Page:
The Duty to Disclose
In Matrimonial Actions
Q: WHAT IS THE DUTY OF DISCLOSURE?
The duty of disclosure is an expansion of the fiduciary duty spouses owe to one another to protect and preserve the assets of a marriage and not to dispose of them without the consent of the other. In most jurisdictions, disclosure law requires spouses to exchange any information about the marital estate and its affairs that would be reasonably required for the proper exercise of each spouse's rights and duties. Unless the demands are unreasonable or improper under the circumstances, a spouse must disclose any information regarding the marital estate, without demand. In other words, the duty to disclose is mandatory and must be complied with, even if the other party has not made an inquiry or formally requested disclosure.
Typically, the duty of disclosure requires, but is not limited to:
- An accounting to the spouse and holding as trustee any benefit or profit derived from any transaction by one spouse without the consent of the other which involves "community property" (in community property jurisdictions) • Providing upon request true and full information of all things affecting any transaction which concerns the com munity property (for community property jurisdictions); and
- Providing each spouse access at all times to any books kept regarding a transaction for the purposes of inspection and copying.
Q: HOW ARE DISCLOSURES MADE?
In most jurisdictions, spouses or partners in a dissolution or legal separation are required to exchange court forms that disclose complete information about all their property and debts, as well as details of their income and expenses.
Q: WHAT IS INFORMATION THAT WOULD MATERIALLY AFFECT COMMUNITY ASSETS AND DEBTS? ISS IT SUBJECT TO DISCLOSURE?
As mentioned above, each spouse in a divorce or legal separation proceeding must provide full and accurate disclo sure of all assets, debts, and other liabilities in which one or both parties may have an interest. Not only must these disclosures include a current income and expense declaration (both supported by documentation), but the declaration should also include any changes that could materially affect community assets and debts.
The type of information that would be deemed to materially affect community assets and debts includes (but is not limited to):
- Any change in employment status (including an increase in salary, bonuses, commissions, etc.)
- Offers to purchase real property owned by both parties, major repairs, lawsuits involving real property (owned by both parties) any notices from governmental agencies, any information concerning tax issues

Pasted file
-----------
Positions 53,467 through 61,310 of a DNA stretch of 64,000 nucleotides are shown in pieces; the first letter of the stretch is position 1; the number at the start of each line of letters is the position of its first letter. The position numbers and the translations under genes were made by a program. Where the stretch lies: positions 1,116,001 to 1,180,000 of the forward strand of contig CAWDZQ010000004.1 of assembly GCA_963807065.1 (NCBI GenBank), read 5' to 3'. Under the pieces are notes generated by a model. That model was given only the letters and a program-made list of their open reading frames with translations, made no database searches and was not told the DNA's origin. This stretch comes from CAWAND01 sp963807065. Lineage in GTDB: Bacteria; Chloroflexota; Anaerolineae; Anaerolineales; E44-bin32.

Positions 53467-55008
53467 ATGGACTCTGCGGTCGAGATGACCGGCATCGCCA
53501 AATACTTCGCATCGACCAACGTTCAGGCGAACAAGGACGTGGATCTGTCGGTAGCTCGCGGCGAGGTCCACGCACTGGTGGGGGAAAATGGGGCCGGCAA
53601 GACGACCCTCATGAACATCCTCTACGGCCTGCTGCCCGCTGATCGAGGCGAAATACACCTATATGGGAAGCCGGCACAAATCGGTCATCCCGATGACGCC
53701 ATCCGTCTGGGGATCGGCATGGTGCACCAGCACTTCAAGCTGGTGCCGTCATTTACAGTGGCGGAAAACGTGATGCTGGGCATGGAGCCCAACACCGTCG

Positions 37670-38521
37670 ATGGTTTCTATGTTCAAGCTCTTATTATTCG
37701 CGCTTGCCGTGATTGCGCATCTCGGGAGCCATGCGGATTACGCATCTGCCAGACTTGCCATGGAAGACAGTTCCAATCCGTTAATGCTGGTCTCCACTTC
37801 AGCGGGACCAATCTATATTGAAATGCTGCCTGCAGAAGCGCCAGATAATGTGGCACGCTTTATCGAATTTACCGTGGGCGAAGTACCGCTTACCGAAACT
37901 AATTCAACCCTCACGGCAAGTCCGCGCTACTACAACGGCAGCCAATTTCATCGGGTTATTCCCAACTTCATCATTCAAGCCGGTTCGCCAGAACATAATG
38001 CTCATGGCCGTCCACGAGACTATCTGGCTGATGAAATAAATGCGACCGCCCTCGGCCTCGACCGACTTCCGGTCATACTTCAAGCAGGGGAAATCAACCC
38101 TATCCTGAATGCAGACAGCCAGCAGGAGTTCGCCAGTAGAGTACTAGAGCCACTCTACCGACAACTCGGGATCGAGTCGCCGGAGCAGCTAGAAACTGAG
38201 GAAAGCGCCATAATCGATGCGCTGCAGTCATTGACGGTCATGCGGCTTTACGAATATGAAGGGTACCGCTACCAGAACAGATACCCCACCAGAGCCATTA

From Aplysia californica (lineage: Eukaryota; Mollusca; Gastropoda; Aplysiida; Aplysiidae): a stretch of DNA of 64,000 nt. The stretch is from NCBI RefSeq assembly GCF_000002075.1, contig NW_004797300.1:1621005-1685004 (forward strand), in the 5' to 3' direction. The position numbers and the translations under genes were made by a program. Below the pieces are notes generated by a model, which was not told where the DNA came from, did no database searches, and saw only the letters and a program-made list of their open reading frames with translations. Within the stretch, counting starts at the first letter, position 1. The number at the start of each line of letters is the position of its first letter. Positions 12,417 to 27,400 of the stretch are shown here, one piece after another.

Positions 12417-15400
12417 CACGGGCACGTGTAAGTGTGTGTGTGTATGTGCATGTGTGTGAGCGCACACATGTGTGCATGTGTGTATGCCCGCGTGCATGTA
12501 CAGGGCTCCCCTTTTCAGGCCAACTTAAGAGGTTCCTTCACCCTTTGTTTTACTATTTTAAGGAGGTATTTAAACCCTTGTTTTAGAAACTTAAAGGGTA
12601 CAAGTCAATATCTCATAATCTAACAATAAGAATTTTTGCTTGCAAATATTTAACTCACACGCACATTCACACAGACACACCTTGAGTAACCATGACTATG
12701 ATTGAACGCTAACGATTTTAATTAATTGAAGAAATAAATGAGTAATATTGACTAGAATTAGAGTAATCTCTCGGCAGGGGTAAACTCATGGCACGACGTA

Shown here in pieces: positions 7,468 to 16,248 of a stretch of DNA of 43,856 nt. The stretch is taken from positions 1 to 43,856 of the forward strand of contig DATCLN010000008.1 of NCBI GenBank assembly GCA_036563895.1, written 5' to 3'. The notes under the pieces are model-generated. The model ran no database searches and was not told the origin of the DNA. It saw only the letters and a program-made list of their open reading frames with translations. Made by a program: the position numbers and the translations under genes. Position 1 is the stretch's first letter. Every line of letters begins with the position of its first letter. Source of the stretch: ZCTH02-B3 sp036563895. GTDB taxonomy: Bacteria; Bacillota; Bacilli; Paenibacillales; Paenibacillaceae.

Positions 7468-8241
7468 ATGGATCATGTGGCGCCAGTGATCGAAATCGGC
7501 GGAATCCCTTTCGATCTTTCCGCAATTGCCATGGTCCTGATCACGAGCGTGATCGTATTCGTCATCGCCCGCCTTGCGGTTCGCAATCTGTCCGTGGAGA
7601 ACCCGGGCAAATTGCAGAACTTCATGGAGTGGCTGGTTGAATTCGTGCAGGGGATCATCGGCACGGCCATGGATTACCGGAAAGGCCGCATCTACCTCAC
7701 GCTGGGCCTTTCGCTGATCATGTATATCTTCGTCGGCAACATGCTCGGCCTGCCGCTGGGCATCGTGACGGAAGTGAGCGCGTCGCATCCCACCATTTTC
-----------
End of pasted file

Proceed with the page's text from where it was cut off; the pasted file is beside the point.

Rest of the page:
- Changes to retirement, or investment plans, exercise or granting of stock options, maturity to CDs, investment opportunities*
- Offers to purchase art, collectibles, car collections, or other investments
- Offers to purchase community businesses, major investments, lawsuits involving said business, notices from any governmental agencies, any information regarding taxes issues, change in board of directors, new partners, key employees, shareholders
*Even when there is no economic harm caused by the nondisclosure, the court will still impose sanctions to demonstrate the importance of and encourage compliance with disclosure requirements.
Q: ARE INVESTMENT OPPORTUNITIES CONSIDERED 'ASSETS' FOR PURPOSES OF DISCLOSURE? IS THIS SO EVEN IF THE OPPORTUNITY YIELDS NO PROFIT OR LOSES MONEY?
Yes. In most states, the duty to disclose contemplates disclosure of any business, investment, or income-producing opportunity from the date of the marriage until the date of the separation. Failure to disclose such an opportunity is a violation of a spouse's fiduciary duty and could result in various sanctions, monetary and otherwise. This is the case regardless of whether the opportunity yields no profit at all or even ultimately results in loss of profits.
Q: WHAT HAPPENS IF A PARTY FAILS TO COMPLY WITH THE DUTY OF DISCLOSURE?
Failure to disclose (whether inadvertently or purposefully) is a deemed a violation of the fiduciary duty owed to spouses and could result in various monetary and other sanctions including, but not limited to:
- Awarding any non-disclosed asset to the other party without offset. In 2001 for example, a California Court of Appeals awarded a husband 100% of $3 million in California state lottery winnings that was not disclosed to him by his wife during divorce proceedings.
- Payment of the other party's attorneys and court costs;
- 50% of the value of an intentionally undisclosed asset
- Preventing the other, non-disclosing spouse from presenting evidence regarding the omitted asset; • Vacatur of a judgment that was entered as a result of the party's failure to comply with the disclosure law or inten tional omission of an asset; and
- Monetary sanctions, like in the case of Marriage of Feldman. This California case involved a 34-year marriage where the millionaire husband, Aaron Feldman, set-up a series of privately held companies for the purpose of developing real estate and car dealerships without the knowledge or consent of his then spouse. It was also learned during the dissolution proceeding that Mr. Feldman repeatedly failed to fully disclose numerous investments (many of which were made at the time of or shortly after the couple separated). During court proceedings, Mr. Feldman was said to have made his disclosures as "difficult" and as "opaque" as possible and the Court even went so far as to characterize his behavior regarding disclosure as "hide the ball". As a result of his failure to comply with the duty of disclosure, the court imposed sanctions in the amount of $250,000 and ordered Feldman to pay $140,000 in attorney's fees.
Q: HOW LONG DOES THE DUTY OF DISCLOSURE LAST?
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